If you got married overseas and want to file for divorce in Australia, the first legal issue to address is whether your marriage is recognised here. A marriage that took place overseas cannot be registered here, but your foreign marriage certificate is sufficient proof that the marriage occurred.
For this matter, you will need to complete an Application for Divorce and file it at the Court with a copy of your marriage certificate and if the certificate is in a foreign language, you will also need to file an English translation of it together with an affidavit from the person who translated it.
But what if you got married in Australia, and your spouse applies for divorce overseas?
Generally speaking, it’s the country where the first person applies for a divorce which will determine the court that will deal with the divorce. This is often colloquially referred to as ‘a race to the court’s door’.
As a result, you should seek legal advice quickly as to whether the divorce will be recognised in Australia, about the implications for doing so and also to ensure that you commence proceedings in the jurisdiction of your choice.
Whether the Australian Family Courts will recognise an international divorce generally depends on whether either or both of the divorce parties had a sufficient connection to the country or jurisdiction the divorce was granted in. For example, if the divorcing parties were resident for one year before the date of issue and were given an opportunity to respond to the divorce application (so that they were made aware of the divorce application before the order was made).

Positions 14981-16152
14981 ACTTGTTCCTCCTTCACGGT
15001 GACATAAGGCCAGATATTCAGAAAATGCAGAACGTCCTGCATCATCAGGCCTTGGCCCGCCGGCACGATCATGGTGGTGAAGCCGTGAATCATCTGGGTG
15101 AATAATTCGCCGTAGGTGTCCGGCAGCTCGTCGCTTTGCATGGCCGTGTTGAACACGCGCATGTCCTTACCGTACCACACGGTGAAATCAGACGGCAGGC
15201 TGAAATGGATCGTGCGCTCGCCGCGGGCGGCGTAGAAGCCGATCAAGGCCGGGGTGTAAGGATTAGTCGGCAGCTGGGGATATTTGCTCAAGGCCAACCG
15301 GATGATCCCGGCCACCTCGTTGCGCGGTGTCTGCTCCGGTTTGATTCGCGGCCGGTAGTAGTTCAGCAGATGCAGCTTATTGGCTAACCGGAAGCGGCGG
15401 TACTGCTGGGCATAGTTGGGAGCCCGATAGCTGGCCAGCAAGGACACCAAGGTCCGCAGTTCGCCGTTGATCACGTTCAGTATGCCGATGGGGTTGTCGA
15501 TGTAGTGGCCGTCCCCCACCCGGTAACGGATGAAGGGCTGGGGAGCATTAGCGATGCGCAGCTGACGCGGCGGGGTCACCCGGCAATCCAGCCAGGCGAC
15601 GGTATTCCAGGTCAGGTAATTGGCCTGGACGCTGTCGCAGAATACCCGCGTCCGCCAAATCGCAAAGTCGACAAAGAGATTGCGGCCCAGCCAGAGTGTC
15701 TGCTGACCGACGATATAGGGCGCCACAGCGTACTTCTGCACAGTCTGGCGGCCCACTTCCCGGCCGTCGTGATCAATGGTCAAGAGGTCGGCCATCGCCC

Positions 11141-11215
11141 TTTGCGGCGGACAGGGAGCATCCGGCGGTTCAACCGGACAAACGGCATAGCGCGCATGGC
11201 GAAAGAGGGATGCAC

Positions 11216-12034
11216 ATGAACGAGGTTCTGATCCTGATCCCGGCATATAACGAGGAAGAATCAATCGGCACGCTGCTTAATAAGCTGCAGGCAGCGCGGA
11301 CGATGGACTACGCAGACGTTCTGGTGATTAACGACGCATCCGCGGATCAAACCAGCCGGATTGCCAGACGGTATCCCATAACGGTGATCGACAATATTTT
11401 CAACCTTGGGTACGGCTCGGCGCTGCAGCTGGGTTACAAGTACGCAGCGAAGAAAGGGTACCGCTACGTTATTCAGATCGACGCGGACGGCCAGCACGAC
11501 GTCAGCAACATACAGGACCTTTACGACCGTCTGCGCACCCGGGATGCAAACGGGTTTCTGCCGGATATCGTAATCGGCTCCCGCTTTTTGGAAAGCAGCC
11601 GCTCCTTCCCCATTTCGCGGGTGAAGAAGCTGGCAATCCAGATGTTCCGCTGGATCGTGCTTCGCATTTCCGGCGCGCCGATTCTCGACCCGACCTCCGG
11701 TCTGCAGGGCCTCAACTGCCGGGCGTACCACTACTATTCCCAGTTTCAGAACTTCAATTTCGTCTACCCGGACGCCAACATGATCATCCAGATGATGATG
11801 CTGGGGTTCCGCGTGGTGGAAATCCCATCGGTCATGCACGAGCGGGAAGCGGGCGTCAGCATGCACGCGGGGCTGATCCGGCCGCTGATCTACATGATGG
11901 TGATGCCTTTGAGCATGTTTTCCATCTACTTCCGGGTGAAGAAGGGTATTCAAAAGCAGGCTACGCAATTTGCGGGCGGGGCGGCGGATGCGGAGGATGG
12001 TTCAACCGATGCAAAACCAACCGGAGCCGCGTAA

An international divorce may not be recognised if it is contrary to public policy or one of the parties had been denied natural justice like not getting a notice of the hearing. That said, even if the divorce is recognised you may still have a claim on the marital property.
Different countries have different requirements regarding the issue of divorce, for example:
- In Australia, we have a ‘no fault’ divorce system in place. You must however be separated for 12 months and the marriage must have irretrievably broken down.
- In England and Wales, a fault based divorce such as unreasonable behaviour or adultery can be issued immediately or a no fault divorce can be issued either after two years of separation by consent or after five years of separation without consent.
It is worth noting that European countries have laws in place to avoid and resolve jurisdictional conflict.
Shanahan Family Law offers a free consultation to support you and enable you to be more informed about your rights. Call or email us to schedule a time.